- First and foremost, mentoring helps to reduce turnover. Hiring and training new employees is expensive, especially if they tend to leave quickly. Many individuals don’t last at new companies. But this is not because they are incompetent, but because they don’t understand the way that company does business. When these individuals have mentors, they can learn how to adapt more quickly.
- Mentoring also helps management to identify leaders within the workforce. An individual who can successfully mentor another person may be someone that should be marked for project leadership or even a management position. Mentoring doesn’t give any official authority to an employee. But it does allow him or her to display his or her native leadership skills.
- Finally, mentoring helps to keep a consistent corporate culture. As a company grows, it is hard to keep what makes it special alive. When established employees mentor new employees, though, it becomes easier to transmit those values.
5 Tips for the Successful Mentoring of Your Staff
1. Make Sure that Mentoring Is Consistent Across the Board
If a new hire needs a mentor, make sure to do your due diligence in pairing them with someone who can actually provide the individual with help.
Not every employee will need a mentor. But every mentee does need a mentor who can help him or her to excel.
2. Reward Employees Who Take Their Mentoring Responsibilities Seriously
This is an extra duty on top of their usual work, and should be rewarded as such. This not only rewards those who are responsible, but it also encourages others to develop their own leadership potential.
3. Re-Assign the Individual Who Is Being Mentored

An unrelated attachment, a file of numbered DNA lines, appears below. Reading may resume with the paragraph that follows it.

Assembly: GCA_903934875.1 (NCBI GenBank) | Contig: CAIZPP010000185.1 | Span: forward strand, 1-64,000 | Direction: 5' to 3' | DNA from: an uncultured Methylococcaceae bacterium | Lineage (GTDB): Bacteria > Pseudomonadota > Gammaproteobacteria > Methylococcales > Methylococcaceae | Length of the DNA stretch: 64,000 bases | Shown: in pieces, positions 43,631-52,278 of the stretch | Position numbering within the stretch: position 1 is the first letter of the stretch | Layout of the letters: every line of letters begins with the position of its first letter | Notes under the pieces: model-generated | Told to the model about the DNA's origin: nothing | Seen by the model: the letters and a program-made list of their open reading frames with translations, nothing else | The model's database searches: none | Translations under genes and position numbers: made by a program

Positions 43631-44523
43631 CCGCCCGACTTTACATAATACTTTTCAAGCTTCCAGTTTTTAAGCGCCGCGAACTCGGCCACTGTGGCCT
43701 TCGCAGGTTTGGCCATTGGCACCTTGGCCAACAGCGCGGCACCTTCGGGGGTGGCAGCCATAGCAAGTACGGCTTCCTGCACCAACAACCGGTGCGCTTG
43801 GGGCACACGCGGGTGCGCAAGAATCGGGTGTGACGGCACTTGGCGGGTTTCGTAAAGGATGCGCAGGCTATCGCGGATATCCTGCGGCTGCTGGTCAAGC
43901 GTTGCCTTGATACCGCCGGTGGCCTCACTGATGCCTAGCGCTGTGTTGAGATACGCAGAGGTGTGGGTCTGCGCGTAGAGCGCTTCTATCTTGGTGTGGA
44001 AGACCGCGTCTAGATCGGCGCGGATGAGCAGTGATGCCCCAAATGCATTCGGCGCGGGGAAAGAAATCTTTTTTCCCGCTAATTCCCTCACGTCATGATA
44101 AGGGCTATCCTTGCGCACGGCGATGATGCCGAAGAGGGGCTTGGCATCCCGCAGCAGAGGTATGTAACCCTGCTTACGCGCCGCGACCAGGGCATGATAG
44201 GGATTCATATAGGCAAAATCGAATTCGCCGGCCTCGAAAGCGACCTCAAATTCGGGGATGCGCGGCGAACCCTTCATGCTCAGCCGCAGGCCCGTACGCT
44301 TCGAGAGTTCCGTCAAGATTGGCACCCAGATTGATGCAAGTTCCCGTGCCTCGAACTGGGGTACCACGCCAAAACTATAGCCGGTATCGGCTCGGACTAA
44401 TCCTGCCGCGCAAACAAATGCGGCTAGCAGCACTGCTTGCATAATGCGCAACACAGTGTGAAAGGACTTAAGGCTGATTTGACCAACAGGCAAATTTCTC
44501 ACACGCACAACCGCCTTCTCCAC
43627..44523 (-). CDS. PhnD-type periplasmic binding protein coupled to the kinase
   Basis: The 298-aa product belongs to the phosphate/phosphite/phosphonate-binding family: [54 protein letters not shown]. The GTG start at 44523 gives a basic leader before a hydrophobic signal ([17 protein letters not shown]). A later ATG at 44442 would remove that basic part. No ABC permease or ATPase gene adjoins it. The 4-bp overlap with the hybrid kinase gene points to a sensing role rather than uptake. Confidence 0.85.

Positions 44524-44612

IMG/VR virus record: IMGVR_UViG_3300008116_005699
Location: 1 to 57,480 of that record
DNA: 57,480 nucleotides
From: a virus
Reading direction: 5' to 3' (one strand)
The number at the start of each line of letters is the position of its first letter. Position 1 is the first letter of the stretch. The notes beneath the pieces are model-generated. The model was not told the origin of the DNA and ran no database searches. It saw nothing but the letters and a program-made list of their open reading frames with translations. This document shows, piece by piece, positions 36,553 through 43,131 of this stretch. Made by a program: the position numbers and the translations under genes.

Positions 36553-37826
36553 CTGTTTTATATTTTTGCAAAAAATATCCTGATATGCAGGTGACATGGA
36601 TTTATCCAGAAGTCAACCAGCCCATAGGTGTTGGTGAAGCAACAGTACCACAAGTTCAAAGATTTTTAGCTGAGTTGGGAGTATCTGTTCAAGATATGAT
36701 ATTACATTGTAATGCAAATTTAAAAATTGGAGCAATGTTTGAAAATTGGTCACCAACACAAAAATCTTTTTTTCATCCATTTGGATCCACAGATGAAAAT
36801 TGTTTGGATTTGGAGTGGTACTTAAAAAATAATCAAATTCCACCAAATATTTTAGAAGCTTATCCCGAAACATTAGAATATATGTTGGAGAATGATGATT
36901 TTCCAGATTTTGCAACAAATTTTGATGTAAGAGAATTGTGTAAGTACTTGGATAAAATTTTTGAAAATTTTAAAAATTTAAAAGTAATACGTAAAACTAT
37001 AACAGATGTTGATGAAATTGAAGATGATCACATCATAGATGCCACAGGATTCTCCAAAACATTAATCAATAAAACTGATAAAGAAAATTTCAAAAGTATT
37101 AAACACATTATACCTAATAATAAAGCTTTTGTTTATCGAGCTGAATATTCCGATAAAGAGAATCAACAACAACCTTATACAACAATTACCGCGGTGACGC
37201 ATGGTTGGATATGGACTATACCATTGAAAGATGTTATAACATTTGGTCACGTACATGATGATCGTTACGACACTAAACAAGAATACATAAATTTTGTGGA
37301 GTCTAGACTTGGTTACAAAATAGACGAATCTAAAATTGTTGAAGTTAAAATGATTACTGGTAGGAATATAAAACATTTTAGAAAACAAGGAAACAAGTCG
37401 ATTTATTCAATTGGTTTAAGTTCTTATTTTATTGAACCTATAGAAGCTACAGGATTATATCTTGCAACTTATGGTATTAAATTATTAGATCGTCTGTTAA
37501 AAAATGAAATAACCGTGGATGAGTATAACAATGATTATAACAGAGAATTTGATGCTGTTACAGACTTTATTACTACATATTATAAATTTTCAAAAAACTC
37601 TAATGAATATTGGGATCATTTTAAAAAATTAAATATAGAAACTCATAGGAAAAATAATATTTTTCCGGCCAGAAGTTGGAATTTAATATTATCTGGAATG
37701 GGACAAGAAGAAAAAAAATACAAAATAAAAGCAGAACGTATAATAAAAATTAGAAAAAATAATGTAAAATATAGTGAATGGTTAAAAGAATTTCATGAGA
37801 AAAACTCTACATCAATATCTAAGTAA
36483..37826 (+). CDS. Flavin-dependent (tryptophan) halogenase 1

This, of course, is if you see a mentoring relationship that doesn’t work. The importance of mentoring can only be realized when it is successful. An individual who is assigned to the wrong mentor is more likely to learn bad habits or to end up leaving the job.
4. Train Your Mentors
A great deal of information can be transmitted through a normal working relationship. But you are enacting a mentoring program because you are looking for specific changes.
Let your mentors know what you are looking for – this will be your best chance to enact useful change. Don’t micromanage these relationships. But do provide a good guide map for how they can be successful.
5. Be Patient
It takes time for a mentoring program to take hold. This happens especially in a company that hasn’t previously expressed the importance of mentoring.
You’re looking for long-term results, not a short-term gain. Don’t stop the program because you don’t see major improvements in a few weeks or even months.
To the Reward
The importance of mentoring cannot be overstated. It helps businesses to retain employees, and helps employees to adapt to new businesses. It also works as a great method of identifying potential leadership candidates. Your business might not have a program in place yet. But it can begin the process by identifying individuals who need help and those who are best suited to help them.
Do you think a mentoring program can help your business? Have you already seen the importance of mentoring first hand? If so, be sure to leave a comment – we’re looking forward to hearing about your experiences in the field.
The images are from depositphotos.com.